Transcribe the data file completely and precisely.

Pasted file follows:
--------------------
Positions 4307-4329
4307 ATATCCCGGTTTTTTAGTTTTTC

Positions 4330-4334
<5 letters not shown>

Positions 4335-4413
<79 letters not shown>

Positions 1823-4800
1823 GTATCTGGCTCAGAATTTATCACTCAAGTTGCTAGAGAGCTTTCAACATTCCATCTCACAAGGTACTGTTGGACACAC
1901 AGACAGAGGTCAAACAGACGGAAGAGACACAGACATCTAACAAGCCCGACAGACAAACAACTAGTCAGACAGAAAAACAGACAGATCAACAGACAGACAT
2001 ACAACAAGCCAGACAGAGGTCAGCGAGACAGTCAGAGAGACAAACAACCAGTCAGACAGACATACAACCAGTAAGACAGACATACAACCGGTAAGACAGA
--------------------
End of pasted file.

Positions 4307-4329
4307 ATATCCCGGTTTTTTAGTTTTTC

Positions 4330-4334
<5 letters not shown>

Positions 4335-4413
<79 letters not shown>

Positions 1823-4800
1823 GTATCTGGCTCAGAATTTATCACTCAAGTTGCTAGAGAGCTTTCAACATTCCATCTCACAAGGTACTGTTGGACACAC
1901 AGACAGAGGTCAAACAGACGGAAGAGACACAGACATCTAACAAGCCCGACAGACAAACAACTAGTCAGACAGAAAAACAGACAGATCAACAGACAGACAT
2001 ACAACAAGCCAGACAGAGGTCAGCGAGACAGTCAGAGAGACAAACAACCAGTCAGACAGACATACAACCAGTAAGACAGACATACAACCGGTAAGACAGA